Footballer Niall Lavery jailed for kicking opponent in the head
A bad tempered footballer who kicked an opponent in the head during a match before punching the referee who was about to send him off has been jailed for 15 months for assault.
Niall Lavery (32) wiped away tears and his wife wept in the public gallery as Judge Patrick Lynch QC ordered the “obviously talented” player to spend a further 25 months on licence following his release.
He told Lavery that while he accepted his “profound regret” over the incident, behaviour such as his “had no place” on a sporting field.
“Your conduct on the 25 March 2017 has disgraced yourself and disgraced your sport,” the judge told Lavery, “there is no place in such sporting conflicts, whether it be a rugby field, or football field or Gaelic field, fiendish activity as this, an unprovoked assault in the most violent manner upon an opponent.”
Lavery, from Bowens Mews in Lurgan, changed his plea at Craigavon Crown Court yesterday and confessed to unlawfully and maliciously causing grievous bodily harm to Gary Hill with intent to cause him grievous bodily harm and the assault of Joshua Porter, the match referee.
Prosecuting counsel Ian Tannahill told the court the offences arose during what was described as a “feisty” cup match between Lavery’s team Silverwood and Mourneview Mill, who won two-nil.
In the closing minutes Mr Hill passed the ball and Lavery, known as ‘buckshot’ by fellow players, swiped his feet out from under him.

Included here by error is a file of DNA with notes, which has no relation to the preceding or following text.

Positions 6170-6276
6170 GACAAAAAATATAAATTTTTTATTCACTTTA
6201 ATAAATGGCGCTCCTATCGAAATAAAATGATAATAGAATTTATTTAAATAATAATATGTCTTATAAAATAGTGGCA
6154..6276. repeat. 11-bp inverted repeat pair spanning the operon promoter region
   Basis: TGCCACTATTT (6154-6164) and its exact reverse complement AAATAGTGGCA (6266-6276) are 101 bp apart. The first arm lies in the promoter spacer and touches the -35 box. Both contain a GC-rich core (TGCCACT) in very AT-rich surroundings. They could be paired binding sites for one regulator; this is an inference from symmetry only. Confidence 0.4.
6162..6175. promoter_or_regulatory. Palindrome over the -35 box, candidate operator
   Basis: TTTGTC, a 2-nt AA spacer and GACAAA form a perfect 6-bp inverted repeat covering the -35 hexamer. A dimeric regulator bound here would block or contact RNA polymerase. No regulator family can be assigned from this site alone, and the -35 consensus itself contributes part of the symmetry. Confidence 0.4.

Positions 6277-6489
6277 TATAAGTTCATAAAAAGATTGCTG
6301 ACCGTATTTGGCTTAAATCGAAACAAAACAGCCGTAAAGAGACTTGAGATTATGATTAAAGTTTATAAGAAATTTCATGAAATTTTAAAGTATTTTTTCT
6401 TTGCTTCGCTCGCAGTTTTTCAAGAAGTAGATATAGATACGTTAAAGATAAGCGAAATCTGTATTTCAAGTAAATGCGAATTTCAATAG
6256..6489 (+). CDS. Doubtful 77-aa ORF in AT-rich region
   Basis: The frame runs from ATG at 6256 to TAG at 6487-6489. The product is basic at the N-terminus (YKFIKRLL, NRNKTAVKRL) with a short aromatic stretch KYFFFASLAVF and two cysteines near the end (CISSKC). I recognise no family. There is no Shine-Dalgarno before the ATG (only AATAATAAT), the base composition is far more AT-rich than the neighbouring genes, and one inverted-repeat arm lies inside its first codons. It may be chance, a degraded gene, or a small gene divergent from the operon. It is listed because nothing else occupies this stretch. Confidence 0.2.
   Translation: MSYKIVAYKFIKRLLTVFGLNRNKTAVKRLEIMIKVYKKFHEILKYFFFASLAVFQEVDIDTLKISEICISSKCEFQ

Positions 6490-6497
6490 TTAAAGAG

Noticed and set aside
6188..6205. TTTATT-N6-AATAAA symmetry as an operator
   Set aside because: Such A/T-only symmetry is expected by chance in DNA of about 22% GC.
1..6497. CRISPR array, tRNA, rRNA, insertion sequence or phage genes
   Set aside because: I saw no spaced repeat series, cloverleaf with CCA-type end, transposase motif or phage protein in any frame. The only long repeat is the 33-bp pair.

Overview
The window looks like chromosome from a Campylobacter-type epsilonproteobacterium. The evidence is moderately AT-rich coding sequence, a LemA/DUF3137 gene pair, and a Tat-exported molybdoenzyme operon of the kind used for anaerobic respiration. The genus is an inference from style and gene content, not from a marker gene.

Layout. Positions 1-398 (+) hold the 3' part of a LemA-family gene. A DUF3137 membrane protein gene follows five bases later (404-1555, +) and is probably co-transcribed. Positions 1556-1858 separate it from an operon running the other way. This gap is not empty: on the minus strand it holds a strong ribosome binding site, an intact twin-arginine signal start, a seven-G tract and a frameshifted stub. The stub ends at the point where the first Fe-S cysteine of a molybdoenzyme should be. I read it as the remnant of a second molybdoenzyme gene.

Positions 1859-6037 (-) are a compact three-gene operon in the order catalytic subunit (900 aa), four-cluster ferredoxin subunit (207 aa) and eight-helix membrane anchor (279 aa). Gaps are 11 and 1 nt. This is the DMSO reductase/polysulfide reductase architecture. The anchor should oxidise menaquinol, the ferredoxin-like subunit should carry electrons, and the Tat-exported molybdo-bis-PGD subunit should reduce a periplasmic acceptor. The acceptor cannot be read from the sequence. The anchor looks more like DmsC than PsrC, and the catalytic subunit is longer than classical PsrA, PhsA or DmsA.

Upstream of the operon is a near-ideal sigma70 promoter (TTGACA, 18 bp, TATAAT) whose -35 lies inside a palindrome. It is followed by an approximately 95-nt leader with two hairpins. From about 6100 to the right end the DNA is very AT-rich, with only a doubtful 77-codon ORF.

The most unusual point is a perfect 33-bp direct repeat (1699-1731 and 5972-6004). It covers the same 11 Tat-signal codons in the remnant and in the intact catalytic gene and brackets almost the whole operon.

According to the referee’s statement, he was reaching into his back pocket for a red card to send Lavery off when he kicked Mr Hill in the face.
Mr Tannahill said those who saw the kick described Lavery “planting his foot and kicking the other man’s head as if he was taking a kick in the game.”
It was during the ensuing melee, as players from both teams rushed to the incident and tried to restrain Lavery, that he grabbed the referee by the shirt and “punched him in the face.”
After the match, Mr Hill was taken to hospital where he received eight stitches to lacerations above and below his right eye while an x-ray revealed a fracture to his “zygomatic arch,” an injury which while successfully healed, has left him with a “slight depression” on his face.
The court was told Lavery previously assaulted an opponent.
In 2009, Lavery was playing for Lurgan Celtic against the PSNI at their New Forge pitch when after the final whistle, he punched a PSNI player in the face causing his nose to bleed and two black eyes.
Lavery was given a police caution after he accepted causing actual bodily harm.
Judge Lynch said that while Mr Hill had made a good recovery, the reaction of his young five-year-old son who saw the incident was “more poignant.”
“The boy asked his father on the way back ‘is that part of football, are you allowed to kick people in the face’,” revealed the judge adding “that’s the effect that people who misbehave in football have, whether in the lower leagues or on TV, they have a profound effect on young people.”
The judge revealed that Lavery was banned from playing football for a year, a punishment which gave him “a sense of surprise at the leniency” but he warned Lavery that he was considering imposing a Violent Offences Prevention Order “to ensure that you will not be on a football field” after his release.
Jailing Lavery, the judge adjourned that aspect of the case for further submissions.